Want to crush your challenges and kill scores in the games you play every day? Try these dexterity games to improve your speed and coordination. Read more →
Shovel Knight Review: Sharpen Thy Shovel
With classics like The Legend of Zelda, Ninja Gaiden II and Mike Tyson’s Punch-Out, it’s easy to forget that most NES games were awful. A majority of releases would be considered shovelware today, and even some revered classics make unforgiveable design decisions, like Contra’s turrets that spawn only when you’re right next to them, or Mega Man 1′s easily missed item that is nevertheless 100% necessary for completion. There wasn’t anything about this style of game development that led to the classics we remember, we have just filtered out a lot of the crap and been left with some real gems.
That’s where a lot of modern “8-bit” games fail: actual design. For every Lu-Mulana or Mega Man 9 there’s a Sonic the Hedgehog 4 or an Evoland. Thankfully, Shovel Knight is the real deal: it plays like an 80s classic should play in 2014. It’s the Mario 3 to Capcom’s entire catalog: an elaboration on everything that made those games work with a few extra layers of depth and replayability.
Shovel Knight follows Shovel Knight, who retires from knighthood after losing his friend and battle partner, Shield Knight, and returns after from a self-imposed exile to find that the eight members of the Order of No Quarter have conquered the land, so he embarks on a quest to defeat them all and to end the evil enchantress’s reign.
His quest takes him to 8 major levels, each with fairly traditional video game themes; Polar Knight’s level has a lot of jumping across slippery platforms, while Spectre Knight’s feels like it was grabbed from the nearest Castlevania game at hand. While Shovel Knight borrows a lot of its best ideas, their execution is second to none; I can count the number of moments that felt cheap on one finger.
A lot of NES games use their gimmicks to artificially increase length, with one-off elements and enemy placement both designed to require rote memorization. Shovel Knight is designed with the player’s enjoyment in mind: every enemy is fun to fight, every new technique, weapon or item is fun to use and level design is never unfair, even during the difficulty spike of the last three or four levels. In Shovel Knight getting to the more difficult levels means more chances to show off your mastery of an ever-growing toolset, and of the polished, satisfying core mechanics.
While Shovel Knight has a basic run, jump and attack, he can also use his shovel to bounce on enemies or platforms, much like in Capcom’s Duck Tales and its remake. Pogoing isn’t nearly as central to Shovel Knight as it is to Duck Tales, but it makes combat a lot more dynamic, and paves the way to dozens of secret areas that hide new weapons, unlockables or simply money that can be put towards upgrading your character.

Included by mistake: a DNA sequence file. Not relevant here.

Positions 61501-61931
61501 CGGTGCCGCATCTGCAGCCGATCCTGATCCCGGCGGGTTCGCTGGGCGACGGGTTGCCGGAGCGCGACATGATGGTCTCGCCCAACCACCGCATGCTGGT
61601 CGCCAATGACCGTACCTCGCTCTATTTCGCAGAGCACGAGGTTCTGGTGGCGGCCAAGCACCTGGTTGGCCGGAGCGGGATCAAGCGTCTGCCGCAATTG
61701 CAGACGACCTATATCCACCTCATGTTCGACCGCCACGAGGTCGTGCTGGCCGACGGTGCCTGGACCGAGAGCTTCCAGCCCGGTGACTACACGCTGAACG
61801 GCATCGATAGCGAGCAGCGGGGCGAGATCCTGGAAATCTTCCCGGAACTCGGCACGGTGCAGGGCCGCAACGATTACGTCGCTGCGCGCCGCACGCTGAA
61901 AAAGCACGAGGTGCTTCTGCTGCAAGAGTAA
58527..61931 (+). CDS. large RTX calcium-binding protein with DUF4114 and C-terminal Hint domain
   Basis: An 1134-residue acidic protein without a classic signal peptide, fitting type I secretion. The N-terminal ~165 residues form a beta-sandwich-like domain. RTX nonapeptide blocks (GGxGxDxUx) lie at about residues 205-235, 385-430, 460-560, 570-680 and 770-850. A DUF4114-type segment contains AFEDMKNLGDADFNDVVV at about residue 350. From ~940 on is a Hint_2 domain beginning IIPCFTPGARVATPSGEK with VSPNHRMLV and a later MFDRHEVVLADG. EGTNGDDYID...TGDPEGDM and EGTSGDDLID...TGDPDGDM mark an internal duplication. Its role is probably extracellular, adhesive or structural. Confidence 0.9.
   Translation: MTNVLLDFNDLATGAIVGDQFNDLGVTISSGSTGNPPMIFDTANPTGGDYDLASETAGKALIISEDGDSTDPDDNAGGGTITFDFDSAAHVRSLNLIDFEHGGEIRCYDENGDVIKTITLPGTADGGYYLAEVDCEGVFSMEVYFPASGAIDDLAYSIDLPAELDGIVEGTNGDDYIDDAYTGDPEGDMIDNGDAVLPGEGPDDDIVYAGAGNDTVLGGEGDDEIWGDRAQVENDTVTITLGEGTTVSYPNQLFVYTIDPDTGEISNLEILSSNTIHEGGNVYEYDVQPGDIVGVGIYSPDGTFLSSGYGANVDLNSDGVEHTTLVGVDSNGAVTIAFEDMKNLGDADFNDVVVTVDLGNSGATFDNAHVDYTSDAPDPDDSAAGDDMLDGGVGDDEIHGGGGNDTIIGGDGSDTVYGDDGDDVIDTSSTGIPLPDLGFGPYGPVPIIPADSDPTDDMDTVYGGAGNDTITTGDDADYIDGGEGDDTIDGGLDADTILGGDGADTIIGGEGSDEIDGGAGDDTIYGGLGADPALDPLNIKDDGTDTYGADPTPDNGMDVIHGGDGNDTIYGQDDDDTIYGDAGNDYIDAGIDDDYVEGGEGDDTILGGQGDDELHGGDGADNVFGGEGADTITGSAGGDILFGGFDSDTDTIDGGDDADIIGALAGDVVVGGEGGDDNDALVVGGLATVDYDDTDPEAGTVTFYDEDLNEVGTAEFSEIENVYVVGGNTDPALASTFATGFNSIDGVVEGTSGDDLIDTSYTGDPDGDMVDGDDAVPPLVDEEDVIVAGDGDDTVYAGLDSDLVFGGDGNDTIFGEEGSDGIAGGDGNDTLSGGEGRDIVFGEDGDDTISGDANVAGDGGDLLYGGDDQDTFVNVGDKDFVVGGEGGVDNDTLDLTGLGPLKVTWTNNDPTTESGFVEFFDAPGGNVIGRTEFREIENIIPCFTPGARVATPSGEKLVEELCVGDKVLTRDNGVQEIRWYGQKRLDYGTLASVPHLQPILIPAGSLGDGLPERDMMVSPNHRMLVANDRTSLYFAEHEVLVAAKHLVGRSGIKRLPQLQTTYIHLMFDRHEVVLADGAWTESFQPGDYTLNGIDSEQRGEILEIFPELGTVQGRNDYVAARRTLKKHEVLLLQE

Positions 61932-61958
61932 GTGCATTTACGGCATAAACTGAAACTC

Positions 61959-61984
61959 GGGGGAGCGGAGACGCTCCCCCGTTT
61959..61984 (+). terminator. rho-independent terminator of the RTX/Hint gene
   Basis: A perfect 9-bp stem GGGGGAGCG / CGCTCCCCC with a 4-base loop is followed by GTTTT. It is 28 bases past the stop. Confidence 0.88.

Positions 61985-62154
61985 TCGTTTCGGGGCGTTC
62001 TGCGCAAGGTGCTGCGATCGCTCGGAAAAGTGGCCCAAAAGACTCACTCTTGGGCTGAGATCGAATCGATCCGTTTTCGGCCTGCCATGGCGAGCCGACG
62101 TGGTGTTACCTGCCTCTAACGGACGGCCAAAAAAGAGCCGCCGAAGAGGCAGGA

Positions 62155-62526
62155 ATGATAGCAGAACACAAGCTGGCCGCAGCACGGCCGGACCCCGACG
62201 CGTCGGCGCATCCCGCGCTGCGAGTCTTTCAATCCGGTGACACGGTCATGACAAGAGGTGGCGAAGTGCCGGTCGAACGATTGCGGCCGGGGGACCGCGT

Though the basic run, jump and pogo are enough to conquer most challenges, there are a surprising number of unlockable weapons and armor sets. A lot of the sub-weapons are carbon copies of Castlevania’s, but a few show some real creativity, like an amulet that makes Shovel Knight completely invulnerable for a few seconds, even allowing him to run on spikes. All collected sub-weapons can be selected at any point, and all draw on the same upgradable magic meter. The constant sense of progress is addictive, and I found my New Game+ playthrough, which makes things more difficult but allows you to use your endgame build, more than worthwhile.
Every level ends with a boss fight filled with as much personality as the levels that precede them, and each feels like a unique challenge, even with the variety of strategies that the sub-weapons allow. There are no Metal Gear-style five minute monologues here, but each other Order of No Quarter’s eight knights have a lot of personality, and the small bits of backstory, like Spectre Knight coming back from the dead and Polar Knight’s history with Shovel Knight, are effective and make the world feel meatier than just a series of connected levels.
The focus on collecting gems and the genuinely attractive rewards that come from spending them is the glue that holds it all together. Beyond the eight Order levels and the inevitable series of extra difficult final levels are bonus levels and optional boss fights, many of which take the form of wandering enemies on the world map, Mario 3 style, and even a few Bastion-style training gauntlets that focus on specific weapons and items, all rewarded with more gems. Death causes Shovel Knight to lose a portion of his gems, though these can be recovered by returning to exact area of death, similar to From Software’s Souls series. Checkpoints can be destroyed for extra gems, adding a nice risk/reward mechanic to the progression.
If I have any problem with Shovel Knight, it’s that the difficulty level is a bit low for a throwback platformer. Though a first playthrough is a satisfying challenge, I didn’t feel like anything truly tested my mastery of the mechanics, save for perhaps a few levels near the end of the tougher New Game+ mode. Thankfully, Yacht Club Games promises an upcoming challenge mode made up of smaller, more difficult challenges, similar to that in Contra 4 or Mega Man Powered Up!’s. Other upcoming additions include three more playable characters, a 4-player battle mode and an option to play as a female protagonist. If these additions are anywhere near as good as the rest of Shovel Knight, they’re worth getting exciting about.